Intro: Generic Automotive Light Effect PIC/Arduino Modules
These are simple modules I made with a pic 12c508 microcontroller. I use them to create different effects. The Mosfets are capable of some decent curernt with very little heating. I have used these for sequential turn signals, flashing brake lights, alternating flashers, strobe effects for leds, fade in out for a dome light etc etc
Step 1: Picking a Mosfet
there are two ways to do this. Use P channel mosfets to switch the power lead or N channel mosfets to switch the ground lead.
I made an 8 channel one for a traffic advisor clone for my truck. I got a bunch of 3rd brake lights from a surplus house for $2 each. I mounted them to a piece of kindorf and used a couple of muffler clamps to hold it to the rollbar. they all share a common ground lead so P-channel mosfets were used. that requires a 2n2222 transistor to pull the gate down. if you tried to hook the gate to the micro directly the mosfets would partially turn on and heat up. the trick is to always run them fully on or off. there will be very little heating.
Step 2: Single Light Controller
this is the simplest one to build. it can be used for a third brake light flasher or sequential flasher for signal lights that have 2 bulbs in a horizontal layout. This is common on the front on many trucks i've seen..
Step 3: Double Light Controller
This is the one I use for Mustang/Cougar sequential turn signals and alternating headlight or taillight flashers.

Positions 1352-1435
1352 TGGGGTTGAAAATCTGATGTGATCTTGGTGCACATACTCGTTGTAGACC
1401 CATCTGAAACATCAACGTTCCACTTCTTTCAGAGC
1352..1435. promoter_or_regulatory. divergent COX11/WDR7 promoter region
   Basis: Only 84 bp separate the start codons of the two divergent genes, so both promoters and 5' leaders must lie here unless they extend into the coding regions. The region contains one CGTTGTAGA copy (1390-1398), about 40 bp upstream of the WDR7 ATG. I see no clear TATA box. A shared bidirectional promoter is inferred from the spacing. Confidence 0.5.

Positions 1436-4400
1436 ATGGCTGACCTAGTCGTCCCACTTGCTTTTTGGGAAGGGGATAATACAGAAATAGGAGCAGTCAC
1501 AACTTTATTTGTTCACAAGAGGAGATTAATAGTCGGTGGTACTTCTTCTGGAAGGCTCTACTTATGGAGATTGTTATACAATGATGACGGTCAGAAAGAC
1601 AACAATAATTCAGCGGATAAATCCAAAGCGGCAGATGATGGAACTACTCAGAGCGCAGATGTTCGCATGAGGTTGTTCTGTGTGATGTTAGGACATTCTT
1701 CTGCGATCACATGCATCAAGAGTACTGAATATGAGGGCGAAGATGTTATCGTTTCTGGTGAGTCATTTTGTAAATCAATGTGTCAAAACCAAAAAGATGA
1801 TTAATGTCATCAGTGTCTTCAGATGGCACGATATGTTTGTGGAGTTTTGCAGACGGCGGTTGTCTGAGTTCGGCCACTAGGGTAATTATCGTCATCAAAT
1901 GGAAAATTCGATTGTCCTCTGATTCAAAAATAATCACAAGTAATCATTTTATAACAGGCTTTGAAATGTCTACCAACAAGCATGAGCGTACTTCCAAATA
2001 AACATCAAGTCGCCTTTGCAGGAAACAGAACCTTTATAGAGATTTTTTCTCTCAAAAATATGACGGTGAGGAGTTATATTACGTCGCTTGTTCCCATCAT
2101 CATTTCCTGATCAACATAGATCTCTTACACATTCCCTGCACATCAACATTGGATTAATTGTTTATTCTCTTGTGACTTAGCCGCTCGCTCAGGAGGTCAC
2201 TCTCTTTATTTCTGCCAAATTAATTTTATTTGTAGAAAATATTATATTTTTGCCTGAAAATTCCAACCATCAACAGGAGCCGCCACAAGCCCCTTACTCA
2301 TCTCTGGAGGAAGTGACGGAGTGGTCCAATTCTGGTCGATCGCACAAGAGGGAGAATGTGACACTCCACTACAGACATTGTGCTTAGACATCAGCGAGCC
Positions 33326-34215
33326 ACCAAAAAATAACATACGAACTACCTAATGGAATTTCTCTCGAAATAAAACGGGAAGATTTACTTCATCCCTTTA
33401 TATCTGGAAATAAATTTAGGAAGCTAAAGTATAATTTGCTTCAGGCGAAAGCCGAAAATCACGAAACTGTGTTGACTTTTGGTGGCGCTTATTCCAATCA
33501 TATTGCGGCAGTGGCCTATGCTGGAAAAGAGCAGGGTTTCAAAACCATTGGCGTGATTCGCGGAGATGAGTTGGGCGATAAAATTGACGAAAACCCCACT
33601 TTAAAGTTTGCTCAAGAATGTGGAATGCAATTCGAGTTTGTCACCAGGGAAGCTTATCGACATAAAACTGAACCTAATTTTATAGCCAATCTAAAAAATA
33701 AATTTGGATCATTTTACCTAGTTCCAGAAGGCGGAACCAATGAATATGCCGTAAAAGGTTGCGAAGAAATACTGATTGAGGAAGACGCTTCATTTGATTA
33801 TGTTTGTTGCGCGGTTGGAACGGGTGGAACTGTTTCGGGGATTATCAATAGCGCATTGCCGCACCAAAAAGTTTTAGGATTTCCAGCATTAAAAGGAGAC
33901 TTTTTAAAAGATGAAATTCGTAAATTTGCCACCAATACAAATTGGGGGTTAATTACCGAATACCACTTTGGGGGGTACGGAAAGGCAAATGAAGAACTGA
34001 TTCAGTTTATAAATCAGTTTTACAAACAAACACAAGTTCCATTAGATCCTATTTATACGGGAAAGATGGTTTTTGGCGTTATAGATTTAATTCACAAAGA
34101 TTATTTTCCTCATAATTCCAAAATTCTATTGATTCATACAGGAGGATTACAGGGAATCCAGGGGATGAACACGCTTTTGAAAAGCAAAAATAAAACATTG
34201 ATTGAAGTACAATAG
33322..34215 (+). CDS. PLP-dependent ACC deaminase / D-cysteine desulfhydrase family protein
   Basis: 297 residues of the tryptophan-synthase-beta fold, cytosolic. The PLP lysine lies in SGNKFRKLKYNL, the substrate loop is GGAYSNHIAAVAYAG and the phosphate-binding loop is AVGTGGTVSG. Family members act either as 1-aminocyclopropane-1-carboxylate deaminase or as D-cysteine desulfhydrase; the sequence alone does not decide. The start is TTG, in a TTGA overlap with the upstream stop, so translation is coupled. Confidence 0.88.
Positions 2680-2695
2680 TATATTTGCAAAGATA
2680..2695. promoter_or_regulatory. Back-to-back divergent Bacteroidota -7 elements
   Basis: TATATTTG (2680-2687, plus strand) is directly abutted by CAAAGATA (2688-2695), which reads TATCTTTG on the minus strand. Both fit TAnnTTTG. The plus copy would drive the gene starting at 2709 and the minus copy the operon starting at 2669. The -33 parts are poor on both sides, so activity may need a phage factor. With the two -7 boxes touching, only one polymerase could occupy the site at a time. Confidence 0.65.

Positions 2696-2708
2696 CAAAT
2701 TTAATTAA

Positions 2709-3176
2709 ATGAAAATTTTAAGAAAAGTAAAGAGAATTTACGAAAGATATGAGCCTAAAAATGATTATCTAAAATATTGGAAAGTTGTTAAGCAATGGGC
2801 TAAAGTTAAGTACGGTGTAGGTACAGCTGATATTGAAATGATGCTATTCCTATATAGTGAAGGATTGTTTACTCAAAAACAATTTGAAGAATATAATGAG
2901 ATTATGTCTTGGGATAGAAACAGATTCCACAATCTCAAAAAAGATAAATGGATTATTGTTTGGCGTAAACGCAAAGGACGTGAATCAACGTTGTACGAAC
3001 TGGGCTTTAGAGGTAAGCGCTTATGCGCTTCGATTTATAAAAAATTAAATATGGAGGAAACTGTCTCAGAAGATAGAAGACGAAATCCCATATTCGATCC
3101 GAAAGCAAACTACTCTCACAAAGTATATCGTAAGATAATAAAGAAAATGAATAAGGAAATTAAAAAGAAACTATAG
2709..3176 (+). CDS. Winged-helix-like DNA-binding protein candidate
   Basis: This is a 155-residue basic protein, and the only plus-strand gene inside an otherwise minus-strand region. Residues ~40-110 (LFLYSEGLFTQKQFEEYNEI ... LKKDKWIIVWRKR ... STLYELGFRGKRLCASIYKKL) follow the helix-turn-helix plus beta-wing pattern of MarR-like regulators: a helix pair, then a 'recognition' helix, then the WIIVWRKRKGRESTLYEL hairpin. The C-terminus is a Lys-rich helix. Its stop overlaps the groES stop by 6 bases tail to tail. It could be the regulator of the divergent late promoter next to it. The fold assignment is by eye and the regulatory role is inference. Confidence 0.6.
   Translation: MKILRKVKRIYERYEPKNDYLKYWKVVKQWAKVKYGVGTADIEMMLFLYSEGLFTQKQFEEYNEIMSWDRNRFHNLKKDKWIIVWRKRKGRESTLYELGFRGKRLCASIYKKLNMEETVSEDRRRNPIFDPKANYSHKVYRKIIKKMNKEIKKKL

Step 4: Triple Light Controller
this one is great for those RGB light strips. You can replace the pic micro with an arduino to make it easier to experiment with. just remember to use digital pins d9 d10 and d11 to drive the mosfets. Many of those strips are common Anode style so you need to use the schematic with N-Channel Mosfets....
i made a small movie of it running the arduino example crossfade sketch
Step 5: Bareduino Version
You can use bare 328P chips on the final board to save on the cost of the arduino.Just use "arduino as ISP" to load your sketch onto the chip. The nice part about loading a sketch this way is there is no bootloader running. that means your program starts immediately at power up. there is no delay from the bootloader polling the serial port.
On my prototype I used a headphone jack connected to the TX & RX pins. I used an old Nokia cell phone programming cable. Just cut off the Nokia connector and solder on a headphone plug. I used the arduino ISP sketch running on an arduino uno with a custom isp sheild to load the nano bootloader into the bare chip. I put a zif on the sheild as I do a bunch of these chips
You can use the uno bootloader if you have a good quality usb to serial adapter. The nokia cable cant run that fast. the nano bootloader is slower and more reliable on slow ports.